A chipper WOD for time:

  • 50 box jumps 30in
  • 40 Kettlebell Swings 1.5 pood
  • 30 hand release push-ups
  • 20 burpee-over-in-over a tire
  • 10 tire flips
  • 20 burpee over-in-over tire
  • 30 hand release push-ups
  • 40 kettlebell swings 1.5 pood
  • 50 box jumps

2013-10-12 14.09.36This one was a little close to the vest. The hero being honored was a (blood relative) family member to some of the coaching staff.This was of course my first year doing this, so I wasn’t quite sure what to expect. Would it be like a competition-like atmosphere? Fundraiser?

It was none of the above. It was a bunch of like-minded CrossFit citizens honoring a fallen soldier who was part of our extended CrossFit family by sweating a little bit and enjoying the very freedom he fought for. It was a friendly competition with no strict judging. We had fellow athletes who would count your reps and man your timer, but that was it. A nice laid-back atmosphere full of energy, laughter, passion and pride.

Personally the WOD was quite kick-ass. The box jumps felt like they never ended coming and going (and we jumped on concrete blocks to boot!) I promised myself unbroken kettlebell swings, which I proudly completed. I divvied up the HR push-ups into 10s and/or 15s. The tire flip was surprisingly easier than expected. While it gassed me a bit, I managed it fairly well. It was the dreaded burpee-tire jumps that drained the life outta me. You did a burpee, then jumped on top the tire, in the tire and on the other side of the tire, and that was 1 rep. Man! I was appreciating your garden-variety burpee when that was all said and done.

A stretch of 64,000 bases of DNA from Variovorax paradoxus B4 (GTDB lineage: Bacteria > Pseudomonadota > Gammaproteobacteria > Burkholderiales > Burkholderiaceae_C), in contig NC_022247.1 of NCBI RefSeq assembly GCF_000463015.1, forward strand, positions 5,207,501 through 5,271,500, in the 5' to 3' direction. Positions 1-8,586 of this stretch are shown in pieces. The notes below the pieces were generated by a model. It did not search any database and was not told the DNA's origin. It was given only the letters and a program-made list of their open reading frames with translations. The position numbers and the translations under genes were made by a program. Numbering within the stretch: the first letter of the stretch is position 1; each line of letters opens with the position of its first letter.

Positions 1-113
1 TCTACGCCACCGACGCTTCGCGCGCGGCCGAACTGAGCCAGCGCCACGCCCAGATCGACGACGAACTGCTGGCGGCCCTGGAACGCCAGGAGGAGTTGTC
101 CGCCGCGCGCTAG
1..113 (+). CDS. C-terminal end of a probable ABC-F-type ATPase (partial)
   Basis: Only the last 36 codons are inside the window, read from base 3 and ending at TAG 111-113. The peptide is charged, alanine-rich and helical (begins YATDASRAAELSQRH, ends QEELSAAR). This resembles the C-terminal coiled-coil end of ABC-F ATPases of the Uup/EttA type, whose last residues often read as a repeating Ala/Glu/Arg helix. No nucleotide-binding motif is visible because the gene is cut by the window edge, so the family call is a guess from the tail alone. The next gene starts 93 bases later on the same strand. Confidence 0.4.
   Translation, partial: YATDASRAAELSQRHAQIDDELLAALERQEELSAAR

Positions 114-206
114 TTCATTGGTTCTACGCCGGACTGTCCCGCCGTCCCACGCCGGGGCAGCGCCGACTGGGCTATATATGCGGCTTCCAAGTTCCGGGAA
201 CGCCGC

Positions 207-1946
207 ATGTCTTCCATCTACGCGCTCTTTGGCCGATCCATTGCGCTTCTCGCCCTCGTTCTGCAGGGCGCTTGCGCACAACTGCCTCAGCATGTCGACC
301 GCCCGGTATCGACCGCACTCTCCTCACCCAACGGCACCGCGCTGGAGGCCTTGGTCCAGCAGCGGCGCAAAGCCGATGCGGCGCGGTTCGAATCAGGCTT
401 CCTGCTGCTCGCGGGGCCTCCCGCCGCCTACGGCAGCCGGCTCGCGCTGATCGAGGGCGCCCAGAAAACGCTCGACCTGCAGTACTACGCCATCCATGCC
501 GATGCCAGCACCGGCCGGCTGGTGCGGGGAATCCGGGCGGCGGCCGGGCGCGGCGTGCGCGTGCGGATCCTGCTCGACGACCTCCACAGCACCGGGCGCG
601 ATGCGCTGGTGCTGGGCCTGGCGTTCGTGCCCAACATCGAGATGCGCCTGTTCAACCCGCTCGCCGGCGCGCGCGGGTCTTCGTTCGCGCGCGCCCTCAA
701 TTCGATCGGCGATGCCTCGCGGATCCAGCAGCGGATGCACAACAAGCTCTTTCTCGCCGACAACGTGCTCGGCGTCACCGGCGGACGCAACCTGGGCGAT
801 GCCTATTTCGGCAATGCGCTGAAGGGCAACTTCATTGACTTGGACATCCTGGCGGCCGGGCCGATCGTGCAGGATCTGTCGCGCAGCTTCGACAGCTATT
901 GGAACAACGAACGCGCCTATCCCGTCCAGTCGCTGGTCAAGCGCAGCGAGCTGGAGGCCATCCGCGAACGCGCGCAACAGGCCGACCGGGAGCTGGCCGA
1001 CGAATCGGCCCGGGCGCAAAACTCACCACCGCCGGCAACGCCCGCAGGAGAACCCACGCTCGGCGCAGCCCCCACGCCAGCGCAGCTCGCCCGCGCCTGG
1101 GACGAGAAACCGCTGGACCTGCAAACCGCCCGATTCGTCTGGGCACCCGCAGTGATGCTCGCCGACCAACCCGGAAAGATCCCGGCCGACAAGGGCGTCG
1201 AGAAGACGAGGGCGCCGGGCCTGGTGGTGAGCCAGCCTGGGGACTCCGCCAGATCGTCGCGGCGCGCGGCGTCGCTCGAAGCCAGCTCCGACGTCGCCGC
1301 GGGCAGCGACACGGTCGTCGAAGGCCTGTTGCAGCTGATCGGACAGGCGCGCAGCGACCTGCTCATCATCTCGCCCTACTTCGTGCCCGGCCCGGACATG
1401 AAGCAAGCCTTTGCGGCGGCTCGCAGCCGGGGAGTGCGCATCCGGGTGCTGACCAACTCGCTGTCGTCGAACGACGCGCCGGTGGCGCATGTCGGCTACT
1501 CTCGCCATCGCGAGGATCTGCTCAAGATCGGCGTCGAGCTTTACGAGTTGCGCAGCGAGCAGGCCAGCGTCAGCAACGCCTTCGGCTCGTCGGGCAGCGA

It was pretty darn awesome. There were close to 70+ participants. The event ran with 7-10 athletes per heat and had 6+ heats including a kids WOD at the end.

I always enjoy the CrossFit family atmosphere, full of positive energy and camaraderie in light of the sweat we’re putting in..

Hero WOD: The Stoddard

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And the after party…

Whew. CrossFitters know how to have fun. I guess it goes hand in hand doesn’t it? We worked hard, sweated a lot and increased our fitness.. it was time to play… hard.

How about some dancing? Sure…

CrossFit FBO dance continues

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And THEN you add CrossFitters + a long day in the sun + alcohol + tires… and this is what you get…

What do you get when you add up CrossFit + alcohol + tires...?

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It was a pretty amazing time. We raised a good amount of money in honor of an American Hero who gave his life protecting the freedom we enjoy every day we wake up. This particular Hero so happened to be from my newly-minted back yard.

I’m still amazed and speechless sometimes at how awesome my new CrossFit home has become.

I never imagined in my wildest dreams I’d be doing the things I do, meeting the people I’ve met and just enjoying every aspect that life has to offer these days.

Yep, I’m a pretty luck man.